The Death of Articulation
Brad Johnson, Politics Contributor
With the rise of social media, we are able to communicate with others in ways that have never before graced this Earth. An artist can engage with his fans, an employer can sift through hundreds of potential employees, and a President can speak directly to his constituency, all at the click of a button. Technology has advanced so much in recent memory that communication has largely lagged behind. With all the great benefits that have accompanied social media, one glaring defect has as well: loss of conversation and articulation.
The computer screen has a “man behind the curtain” effect. No longer must individuals be held accountable for their words. Anonymous accounts plague the annals of Twitter like diseased rodents plagued Europe in the 14th century. When incognito, keyboard warriors are galvanized to partake in the mudslinging of ghastly insults. In early 2016, David French’s name was being floated as a possible conservative alternative to the apparent GOP nominee Donald Trump.
Once this came to light, the trolls took it as their personal duty to bedevil French. They even went as far as to tweet at French, pictures depicting his children in gas chambers. French is not alone in this harassment. Conservative stalwart, Ben Shapiro, was found to be the most targeted anti-Trump journalist in the country. He too, received pictures of gas chambers, and miscellaneous anti-Semitic tweets. Make no mistake, these individuals who hide behind their desktop, hurling insults at anyone they disagree with, are simply cowards. However, this destruction of conversation and articulation, albeit to a much less hateful degree, is not limited to the aforementioned troglodytic cowards.
Everywhere, political debate seems to have shifted away from face-to-face interactions or through reputable mediums (opinion journals, town halls, classes, etc.) and towards social media almost in exclusivity. When the opposing party’s humanity can be ignored, it makes rudeness more easily comported. Cable television started this trend of yelling back and forth at each other, and ultimately getting nowhere. Viewers would have their preconceived notions corroborated, instead of challenged. This occurred because for entertainment purposes, the two or more “debaters” will trend more towards screaming indignantly at one another, rather than the point-counterpoint format of a debate. It makes better T.V.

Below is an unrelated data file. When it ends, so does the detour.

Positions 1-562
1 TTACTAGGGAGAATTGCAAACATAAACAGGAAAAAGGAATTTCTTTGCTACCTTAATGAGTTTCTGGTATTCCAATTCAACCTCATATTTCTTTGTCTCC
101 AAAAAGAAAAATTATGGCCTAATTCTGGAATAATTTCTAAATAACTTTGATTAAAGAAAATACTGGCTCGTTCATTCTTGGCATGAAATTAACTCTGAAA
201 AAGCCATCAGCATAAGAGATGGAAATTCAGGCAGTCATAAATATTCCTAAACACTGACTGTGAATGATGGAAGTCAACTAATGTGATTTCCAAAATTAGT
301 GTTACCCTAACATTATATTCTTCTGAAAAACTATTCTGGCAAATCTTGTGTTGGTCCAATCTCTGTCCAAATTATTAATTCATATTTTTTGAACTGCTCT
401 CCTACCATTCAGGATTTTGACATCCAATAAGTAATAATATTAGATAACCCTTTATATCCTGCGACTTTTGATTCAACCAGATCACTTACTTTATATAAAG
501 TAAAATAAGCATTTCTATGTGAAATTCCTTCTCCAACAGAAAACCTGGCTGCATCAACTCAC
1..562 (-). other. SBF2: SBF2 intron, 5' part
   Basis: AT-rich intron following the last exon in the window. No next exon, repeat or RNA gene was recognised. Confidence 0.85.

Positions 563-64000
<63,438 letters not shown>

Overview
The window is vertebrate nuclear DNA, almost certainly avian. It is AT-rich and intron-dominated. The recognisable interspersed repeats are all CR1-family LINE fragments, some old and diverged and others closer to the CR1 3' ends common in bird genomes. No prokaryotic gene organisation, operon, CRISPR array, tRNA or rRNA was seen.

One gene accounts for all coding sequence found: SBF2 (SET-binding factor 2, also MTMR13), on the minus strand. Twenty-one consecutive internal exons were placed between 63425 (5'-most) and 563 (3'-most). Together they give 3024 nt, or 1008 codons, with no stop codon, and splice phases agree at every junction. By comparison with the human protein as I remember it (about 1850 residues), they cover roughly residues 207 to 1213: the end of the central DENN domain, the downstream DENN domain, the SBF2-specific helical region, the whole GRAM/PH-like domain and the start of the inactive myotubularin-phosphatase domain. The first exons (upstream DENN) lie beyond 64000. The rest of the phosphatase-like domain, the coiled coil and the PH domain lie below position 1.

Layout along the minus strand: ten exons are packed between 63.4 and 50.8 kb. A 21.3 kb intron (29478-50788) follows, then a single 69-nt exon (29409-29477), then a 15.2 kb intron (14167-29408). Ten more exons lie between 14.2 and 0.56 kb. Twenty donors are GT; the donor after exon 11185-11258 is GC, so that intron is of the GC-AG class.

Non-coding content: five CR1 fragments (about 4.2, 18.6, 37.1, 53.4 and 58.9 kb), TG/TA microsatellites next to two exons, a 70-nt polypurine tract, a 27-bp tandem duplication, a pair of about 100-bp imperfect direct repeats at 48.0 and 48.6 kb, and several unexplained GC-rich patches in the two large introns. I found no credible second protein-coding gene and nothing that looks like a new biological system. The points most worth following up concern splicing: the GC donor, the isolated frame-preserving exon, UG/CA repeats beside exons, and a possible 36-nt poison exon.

Nowadays, many arguments are had on Twitter (I am not exempt from this). True discussions are very difficult to conduct over exchanges of 140 characters. Arguments must be dumbed down in order to fit within the parameters. No matter how much one tries, it is impossible to squeeze every valuable point within a 900 word article into even a lengthy tweet chain. The ability to be articulate is crucial to (1) maintaining accuracy in an argument in full and (2) preserving one’s credibility. Belittling an argument down to buzzwords like cuck, commie, RINO, etc. have no place in a gladiatorial arena of ideas. Using such words only does a disservice to your own argument. While simplification is necessary when explaining a 1,000+ page jobs report to a layman, oversimplification of arguments is detrimental to debate as a whole.
Which brings me to my next pet peeve: memes. Sure, memes are hilarious. Who doesn’t love a good Harambe (RIP), Arthur, or Crying Jordan meme? But when used to make political arguments, they take Twitter’s 140 character limit even further. Ineffective only begins to describe their capabilities in the realm of battling ideas. And they are employed on all sides. Memes are presented as act, instead of…you know…actual facts. The inability, or indifference, to provide articulate and easily understood arguments has been overcome by a preference for one-sided claims coupled with an obsession for a lack of substance.
Too often nowadays, we use social media as a substitute for actual interaction. That’s not to say social media cannot be used in a beneficial way. It certainly has been. However, the largest problem continues to get worse. The vast majority preserve their worldview by staying within their own bubble, largely unchallenged by anything that does not reinforce already held beliefs. On top of that, far too many allow verbal excrement to seep from their mouths in the sole interest of damaging another human being. Social media can be used for good, but the cancerous elements must be ostracized for it to become a net-positive. Articulation is becoming a lost art, both through mediums, and conversely face-to-face. Politics is meant to be complicated and engaging. Instead, it has become oversimplified and enraging. Only time will tell if it can reverse course.
Follow this author on Twitter: @bradjCincy
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